Quality Management

What Is Quality Management?

New Direction (ND) looks to Quality Management (QM) as a method by which management and employees can become involved in the continuous improvement of the production of goods and services. It is a combination of quality and management tools aimed at increasing business and reducing losses due to wasteful practices.

Quality management is the act of overseeing all activities and tasks that must be accomplished to maintain a desired level of excellence. This includes the determination of a quality policy, creating and implementing quality planning and assurance, and quality control and quality improvement. It is also referred to as total quality management (TQM).

In general, quality management focuses on long-term goals through the implementation of short-term initiatives.

Understanding Quality Management

At its core, TQM is a business philosophy that champions the idea that the long-term success of a company comes from customer satisfaction and loyalty. TQM requires that all stakeholders in a business work together to improve processes, products, services, and the culture of the company itself.

While TQM seems like an intuitive process, it came about as a revolutionary idea. The 1920s saw a rise in reliance on statistics and statistical theory in business, and the first-ever known control chart was made in 1924. People began to build on theories of statistics and ended up collectively creating the method of statistical process control (SPC). However, it wasn’t successfully implemented in a business setting until the 1950s.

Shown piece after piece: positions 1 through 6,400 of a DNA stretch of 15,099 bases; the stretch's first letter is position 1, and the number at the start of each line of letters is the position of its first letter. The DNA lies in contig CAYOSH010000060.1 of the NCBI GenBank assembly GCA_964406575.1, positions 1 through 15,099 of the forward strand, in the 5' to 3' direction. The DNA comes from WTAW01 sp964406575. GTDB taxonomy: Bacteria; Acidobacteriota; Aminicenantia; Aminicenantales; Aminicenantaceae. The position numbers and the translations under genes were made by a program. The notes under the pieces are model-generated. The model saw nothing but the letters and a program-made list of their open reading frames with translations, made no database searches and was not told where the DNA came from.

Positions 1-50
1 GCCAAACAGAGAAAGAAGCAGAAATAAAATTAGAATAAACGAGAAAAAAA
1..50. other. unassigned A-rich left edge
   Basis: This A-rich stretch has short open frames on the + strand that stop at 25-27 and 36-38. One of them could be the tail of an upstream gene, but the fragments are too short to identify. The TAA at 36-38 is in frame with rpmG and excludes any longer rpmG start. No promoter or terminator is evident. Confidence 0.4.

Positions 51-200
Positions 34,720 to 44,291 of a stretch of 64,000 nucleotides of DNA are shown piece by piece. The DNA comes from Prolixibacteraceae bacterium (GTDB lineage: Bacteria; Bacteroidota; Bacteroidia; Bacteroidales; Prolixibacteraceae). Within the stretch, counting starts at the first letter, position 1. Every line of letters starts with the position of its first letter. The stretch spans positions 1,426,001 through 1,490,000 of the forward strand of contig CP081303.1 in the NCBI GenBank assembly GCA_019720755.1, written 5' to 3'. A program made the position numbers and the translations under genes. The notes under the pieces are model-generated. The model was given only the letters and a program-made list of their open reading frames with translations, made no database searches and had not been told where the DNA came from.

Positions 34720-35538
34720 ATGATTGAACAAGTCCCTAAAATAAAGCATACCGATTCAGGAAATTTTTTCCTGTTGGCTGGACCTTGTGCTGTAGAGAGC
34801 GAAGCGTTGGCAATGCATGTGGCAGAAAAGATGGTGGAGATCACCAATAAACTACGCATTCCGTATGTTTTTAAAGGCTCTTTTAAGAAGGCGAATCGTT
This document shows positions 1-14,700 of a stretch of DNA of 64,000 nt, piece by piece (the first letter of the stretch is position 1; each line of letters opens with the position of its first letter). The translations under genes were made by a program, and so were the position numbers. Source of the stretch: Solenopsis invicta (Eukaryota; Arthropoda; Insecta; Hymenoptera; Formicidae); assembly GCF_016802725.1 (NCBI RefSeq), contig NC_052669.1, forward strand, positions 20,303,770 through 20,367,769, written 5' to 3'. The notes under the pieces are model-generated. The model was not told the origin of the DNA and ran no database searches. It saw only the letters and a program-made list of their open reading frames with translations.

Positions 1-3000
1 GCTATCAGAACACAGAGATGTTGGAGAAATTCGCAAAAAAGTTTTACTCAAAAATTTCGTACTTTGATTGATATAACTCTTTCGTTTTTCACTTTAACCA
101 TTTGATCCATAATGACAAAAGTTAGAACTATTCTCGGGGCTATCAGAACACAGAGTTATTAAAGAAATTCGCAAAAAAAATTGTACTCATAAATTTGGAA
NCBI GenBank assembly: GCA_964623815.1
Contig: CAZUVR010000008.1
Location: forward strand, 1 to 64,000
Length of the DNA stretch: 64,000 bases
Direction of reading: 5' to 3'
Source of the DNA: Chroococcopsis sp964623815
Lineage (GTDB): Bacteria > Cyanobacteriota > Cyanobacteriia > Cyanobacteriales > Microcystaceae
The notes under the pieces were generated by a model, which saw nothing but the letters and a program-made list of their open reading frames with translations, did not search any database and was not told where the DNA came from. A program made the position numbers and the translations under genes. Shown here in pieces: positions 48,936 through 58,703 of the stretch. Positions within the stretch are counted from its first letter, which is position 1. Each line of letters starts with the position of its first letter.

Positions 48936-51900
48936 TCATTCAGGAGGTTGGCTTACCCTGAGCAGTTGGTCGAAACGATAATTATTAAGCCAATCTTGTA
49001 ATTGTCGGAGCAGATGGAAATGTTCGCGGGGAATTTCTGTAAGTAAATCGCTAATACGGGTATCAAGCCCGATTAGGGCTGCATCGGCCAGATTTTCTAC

It was during this time that Japan was faced with a harsh industrial economic environment. Its citizens were thought to be largely illiterate, and its products were known to be of low quality. Key businesses in Japan saw these deficiencies and looked to make a change. Relying on pioneers in statistical thinking, companies such as Toyota integrated the idea of quality management and quality control into their production processes.

By the end of the 1960s, Japan completely flipped its narrative and became known as one of the most efficient export countries, with some of the most admired products. Effective quality management resulted in better products that could be produced at a cheaper price.